Nearing the north of Wicklow town, it’s time to bid farewell, for a while, to the railway line. From Wicklow Station the Wexford line curves inland and serves Rathdrum before swinging back to the coast just before Arklow. Wicklow station has long been something of an outpost. You suspect the train has left you in the middle of nowhere, rather than the county town. These days, the town is expanding somewhat and it’s beginning to lap the shores of the lonesome outpost. The county council’s modern offices are situated next door with a couple of large shopping centres beyond at the main road. The route from the rail station into town is just over a kilometre and takes about fifteen minutes. You reach the town at a bridge over a small river.
The Grand Hotel occupies a commanding position across the road. Dating from 1896 it has been considerably altered over time. This was a major venue for functions in its day but is currently operating as a centre for asylum seekers. Across the stream, the Old Forge pub has run aground on hard times. Many’s the happy hour I’ve spent over a reflective pint here while waiting for, and occasionally missing, the bus home to Bray.
The Abbey Grounds are on our left hand side. This informal park is in the gardens of the Parochial House and include the picturesque ruins of the Franciscan Abbey. The abbey was founded in the mid thirteenth century during a brief hiatus when the local clans, the O’Byrnes and O’Tooles had ousted the Fitzgeralds. While temporal rulers continued their merry dance, the Franciscans presided for three centuries until the disastrous Dissolution of the Monasteries by Henry VIII. Although the Franciscans later attempted a comeback, they were ousted again by Cromwell and the Abbey, after a brief spell as a courthouse, fell into ruin. Visiting on a sunny day, I was struck by its harmony of beauty and sadness, also nearly by a football. Some kids were having a kickabout, with the girls nearby enjoying loud music. A woman with a buggy had found a quieter spot to read, and over all, the padre presided benignly from his chair outside the Parochial House.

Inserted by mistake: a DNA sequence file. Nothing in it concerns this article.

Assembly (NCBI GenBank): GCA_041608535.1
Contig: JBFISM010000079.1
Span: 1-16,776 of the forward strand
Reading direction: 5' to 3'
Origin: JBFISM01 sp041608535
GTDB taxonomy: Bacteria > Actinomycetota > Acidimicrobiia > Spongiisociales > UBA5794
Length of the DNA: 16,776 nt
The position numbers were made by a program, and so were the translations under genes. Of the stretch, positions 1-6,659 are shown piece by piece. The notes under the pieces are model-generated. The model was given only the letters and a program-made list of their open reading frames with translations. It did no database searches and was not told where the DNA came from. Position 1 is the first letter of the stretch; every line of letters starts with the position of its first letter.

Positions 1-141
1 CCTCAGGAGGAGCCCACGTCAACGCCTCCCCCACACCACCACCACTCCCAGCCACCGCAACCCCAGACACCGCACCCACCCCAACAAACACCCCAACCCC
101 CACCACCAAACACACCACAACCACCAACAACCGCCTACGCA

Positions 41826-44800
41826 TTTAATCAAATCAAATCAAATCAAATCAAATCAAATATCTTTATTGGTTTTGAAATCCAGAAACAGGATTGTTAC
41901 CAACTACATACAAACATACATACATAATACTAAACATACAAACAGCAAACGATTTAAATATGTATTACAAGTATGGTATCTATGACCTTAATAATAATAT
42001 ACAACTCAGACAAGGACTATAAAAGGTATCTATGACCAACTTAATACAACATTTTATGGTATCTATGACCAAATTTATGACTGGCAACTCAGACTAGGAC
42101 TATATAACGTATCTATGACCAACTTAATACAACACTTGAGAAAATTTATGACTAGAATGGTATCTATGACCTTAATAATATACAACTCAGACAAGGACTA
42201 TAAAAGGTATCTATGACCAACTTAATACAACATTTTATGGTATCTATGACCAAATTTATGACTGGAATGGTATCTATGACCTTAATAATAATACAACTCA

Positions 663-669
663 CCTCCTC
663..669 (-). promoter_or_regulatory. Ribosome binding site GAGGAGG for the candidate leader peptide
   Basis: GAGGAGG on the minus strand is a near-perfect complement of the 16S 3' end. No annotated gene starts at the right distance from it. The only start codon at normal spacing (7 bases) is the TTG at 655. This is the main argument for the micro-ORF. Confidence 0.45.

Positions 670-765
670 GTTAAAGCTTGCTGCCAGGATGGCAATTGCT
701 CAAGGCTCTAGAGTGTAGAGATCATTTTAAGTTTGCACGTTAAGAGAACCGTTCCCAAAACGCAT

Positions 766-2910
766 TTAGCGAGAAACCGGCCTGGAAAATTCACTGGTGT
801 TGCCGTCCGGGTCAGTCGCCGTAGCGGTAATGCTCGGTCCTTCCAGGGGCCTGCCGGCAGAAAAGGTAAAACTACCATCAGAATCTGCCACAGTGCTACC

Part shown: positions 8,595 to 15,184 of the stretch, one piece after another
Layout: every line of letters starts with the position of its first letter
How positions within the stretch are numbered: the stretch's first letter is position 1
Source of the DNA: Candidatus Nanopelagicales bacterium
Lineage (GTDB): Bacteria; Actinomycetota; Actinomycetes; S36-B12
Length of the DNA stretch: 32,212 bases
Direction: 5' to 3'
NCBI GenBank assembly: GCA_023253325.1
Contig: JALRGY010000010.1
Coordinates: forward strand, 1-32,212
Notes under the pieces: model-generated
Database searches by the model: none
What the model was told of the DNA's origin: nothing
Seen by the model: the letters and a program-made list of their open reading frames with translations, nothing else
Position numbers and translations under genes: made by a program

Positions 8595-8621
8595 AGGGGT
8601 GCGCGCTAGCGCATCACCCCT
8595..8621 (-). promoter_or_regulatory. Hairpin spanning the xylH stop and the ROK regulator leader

The vista is dominated by St. Patrick’s Church on the hill rising to the west of the town. A dramatic gothic structure, St Patrick’s was built in the 1840s. on land donated by the Fitzwilliams family. Dedicated to Ireland’s patron saint whose mission of conversion began here. Sandstone used in its construction was ironically transported from Skerries, where Patrick sought refuge after his hostile reception, bringing a neat conclusion to Wicklow’s ecclesiastic narrative. The church interior is pleasant, if plain, as in most Irish Catholic churches. Most interesting is the stained glass window in the west trancept by Harry Clarke, depicting the birth of Christ.
The steep climb to the church is rewarded with magnificent views over North Wicklow. The granite mountains hug the horizon off to the west, and the far end of the coastal plain is marked by the Sugarloaf Mountains and Bray Head in the far north. Looking seawards, you can spot the distinctive onion domed tower of Saint Livinius Church and graveyard. This was the original Church of Ireland place of worship. Built in about 1600, it was decommissioned in 1900.
It remains a prominent feature on Church Hill. The graveyard is the last resting place of master mariner and local hero, Robert Halpin.
And Jesus was a sailor when he walked upon the water
And he spent a long time watching from his lonely wooden tower
And when he knew for certain only drowning men could see him
He said all men will be sailors then until the sea shall free them
the lines, which I’ve quoted before, are from Suzanne, Leonard Cohen’s debut single, included on his 1967 album, Songs of Leonard Cohen.
The main road shimmies down to become Main Street. There’s a Pay and Display carpark to the left beside the supermarket with a couple of coffee shops and small independent outlets. An attractive range of murals is inconveniently cited. Obscured by cars, you could say. It gives a good outline of what to look out for in the town, a quick cartoon strip if Vikings and other seafarers, saints and sinners and landmark buildings. Back on Main Street, it’s only a few yards to the town centre at Fitzwilliam Square, which is triangular.
If arriving into Wicklow along the coastal path, it’s a simple case of continuing along the Murrough, heading due south. This section goes through a dreary industrial estate to begin with, but older, and more consoling, architecture emerges at Marine House, built in 1839 and now a training project. A bit further on is a spot to wet your whistle. Once the Leitrim Lounge, it has recently been rebranded as the Brass Fox, painted a disconcerting black and amber. A pedestrian bridge crosses to the town.
From here, the Vartry is contained by quaysides, lined by period houses and shaded by trees. This short stretch is referred to as the Leitrim River. The houses were built in the 1840s to house officers of the Leitrim Regiment which was stationed here. Either side makes for a pleasant stroll either by Leitrim Place or Bachelor’s Walk on the west bank.
The stone bridge marks the point where the Vartry becomes a deepwater port. There can be arresting visuals here, a contrast of the homely harbour town with outsize ships docked in the narrow waterway. The Bridge Inn awaits on the other side. This is where Robert Halpin was born. This is a fine pub with good food, and a timber veranda to the rear suspended above the river port. From the Bridge it’s a short walk uphill to Fitzwilliam Square, the town centre, and still triangular.